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Small survivor inspires parents

By Jim Conrad, jconrad@wcyb.com
Published On: Dec 24 2013 11:01:02 AM CST
Updated On: Oct 19 2013 08:02:43 AM CDT

The family of a little girl being helped by St. Jude Children's Hospital wants to give back.

SCOTT COUNTY, Va. -

There are things in life that you just can't put a price tag on. Right at the top of the list is saving the life of a child.

But a Scott County, Virginia family wants to do something to repay Saint Jude Children's Research Hospital for all they do. Their little girl has a rare disease that only they can help with.

Little Mia Taylor turns two next month; today, she's hard at work on a log in the back yard. Just looking at this active little girl one would never imagine that she's had 24 blood transfusions in her short lifetime.

She has a very rare form of anemia. It was discovered on a scary trip to the emergency room when she was just three-and-a-half weeks old.

She couldn't even keep her formula down. "One night she got so bad that she was choking on the milk. I panicked and told my mother-in-law to do something, Mia was turning blue," Mia's mother Tina says.

A trip to Kingsport turned into a fast trip to Johnson City and the Niswonger Children's Hospital. "That was the longest ride that I've ever had to Johnson City, following the ambulance with Tina and Mia in it," mother-in-law Judy Taylor said.

Little Mia needed a blood transfusion. "They gave her her first transfusion that night. Dr. Popescu, who works with Saint Jude's, just so happened was on call and she came in. That's when she first met Mia. She told us when she took one look at here she knew she had Diamond Blackfan anemia," her mother said. It's an exteremly rare blood disease with only 400 to 700 cases in the country.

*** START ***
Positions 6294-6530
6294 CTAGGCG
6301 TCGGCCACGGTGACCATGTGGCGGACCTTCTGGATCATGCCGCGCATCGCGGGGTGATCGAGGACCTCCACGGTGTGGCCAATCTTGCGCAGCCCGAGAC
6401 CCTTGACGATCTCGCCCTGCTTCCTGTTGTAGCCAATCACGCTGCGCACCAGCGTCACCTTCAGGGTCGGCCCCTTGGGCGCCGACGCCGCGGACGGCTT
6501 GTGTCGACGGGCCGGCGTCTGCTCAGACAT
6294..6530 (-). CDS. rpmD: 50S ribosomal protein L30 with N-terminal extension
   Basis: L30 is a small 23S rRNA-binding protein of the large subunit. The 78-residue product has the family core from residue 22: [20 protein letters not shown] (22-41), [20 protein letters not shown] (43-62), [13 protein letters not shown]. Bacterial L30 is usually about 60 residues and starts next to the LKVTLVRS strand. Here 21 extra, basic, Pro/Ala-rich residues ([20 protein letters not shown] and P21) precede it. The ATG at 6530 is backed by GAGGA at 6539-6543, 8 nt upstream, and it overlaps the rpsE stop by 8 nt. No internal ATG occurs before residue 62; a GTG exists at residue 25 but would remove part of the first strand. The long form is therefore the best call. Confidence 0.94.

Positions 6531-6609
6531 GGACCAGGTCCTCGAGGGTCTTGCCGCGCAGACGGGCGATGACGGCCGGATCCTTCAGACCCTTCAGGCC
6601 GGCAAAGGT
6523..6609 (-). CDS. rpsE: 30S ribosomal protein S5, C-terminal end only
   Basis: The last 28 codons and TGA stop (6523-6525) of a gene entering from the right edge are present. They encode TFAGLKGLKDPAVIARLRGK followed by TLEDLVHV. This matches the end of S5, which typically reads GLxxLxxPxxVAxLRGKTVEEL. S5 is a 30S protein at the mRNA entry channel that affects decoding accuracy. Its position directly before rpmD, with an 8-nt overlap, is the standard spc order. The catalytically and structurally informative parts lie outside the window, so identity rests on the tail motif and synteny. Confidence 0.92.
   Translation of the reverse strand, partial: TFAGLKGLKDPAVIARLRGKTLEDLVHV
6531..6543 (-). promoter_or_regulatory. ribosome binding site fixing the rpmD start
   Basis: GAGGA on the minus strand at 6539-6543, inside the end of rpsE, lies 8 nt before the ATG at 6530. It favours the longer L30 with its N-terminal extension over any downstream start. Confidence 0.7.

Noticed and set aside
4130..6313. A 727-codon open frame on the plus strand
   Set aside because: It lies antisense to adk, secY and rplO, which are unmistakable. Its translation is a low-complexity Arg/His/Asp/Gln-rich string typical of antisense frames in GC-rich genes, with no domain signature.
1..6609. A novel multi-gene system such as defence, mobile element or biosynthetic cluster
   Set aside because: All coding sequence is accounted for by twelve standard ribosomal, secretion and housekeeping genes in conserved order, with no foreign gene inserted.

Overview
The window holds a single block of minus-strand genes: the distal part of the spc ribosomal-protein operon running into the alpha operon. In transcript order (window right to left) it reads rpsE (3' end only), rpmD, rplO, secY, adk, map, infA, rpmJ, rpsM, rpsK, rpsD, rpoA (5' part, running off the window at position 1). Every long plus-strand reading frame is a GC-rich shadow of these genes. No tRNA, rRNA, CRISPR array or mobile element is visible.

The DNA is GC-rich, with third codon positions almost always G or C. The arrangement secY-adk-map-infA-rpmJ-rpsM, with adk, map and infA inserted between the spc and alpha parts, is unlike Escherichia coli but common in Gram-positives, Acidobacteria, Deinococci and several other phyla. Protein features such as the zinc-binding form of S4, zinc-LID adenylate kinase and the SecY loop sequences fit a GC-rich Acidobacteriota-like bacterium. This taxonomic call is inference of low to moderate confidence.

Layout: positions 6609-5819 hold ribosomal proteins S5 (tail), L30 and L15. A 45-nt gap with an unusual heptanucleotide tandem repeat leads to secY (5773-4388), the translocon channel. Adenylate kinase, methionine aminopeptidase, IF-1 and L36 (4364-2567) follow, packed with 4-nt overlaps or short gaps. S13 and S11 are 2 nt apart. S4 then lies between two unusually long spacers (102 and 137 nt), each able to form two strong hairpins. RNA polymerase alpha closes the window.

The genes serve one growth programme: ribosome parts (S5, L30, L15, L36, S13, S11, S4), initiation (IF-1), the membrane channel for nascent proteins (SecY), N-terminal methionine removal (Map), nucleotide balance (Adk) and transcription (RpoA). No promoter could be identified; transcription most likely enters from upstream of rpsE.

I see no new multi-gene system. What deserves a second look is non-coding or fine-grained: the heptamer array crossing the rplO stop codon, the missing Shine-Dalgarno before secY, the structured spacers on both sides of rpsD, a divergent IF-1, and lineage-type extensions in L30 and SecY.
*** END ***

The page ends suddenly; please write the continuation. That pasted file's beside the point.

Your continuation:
At some point she would need a bone transplant. Luckily, there was a donor within the family who wanted to help -- her older sister. "Anything to save her sissy, she would do. She didn't want her sissy to die. She wanted her sissy here," the girl's proud mother said.

And thanks to Saint Jude's, she's here and come December she'll have her transplant.

Now the family wants to give back any way they can. "You can never repay anybody for what they've done. Nothing could amount to that. If it's a little bit of something, it helps another child somewhere. That money goes toward helping that other child," Tina says.

Right now they're thinking of doing a walk-a-thon in Mia's name, but we'll keep you posted on what and when. It's a simple thing called paying it forward.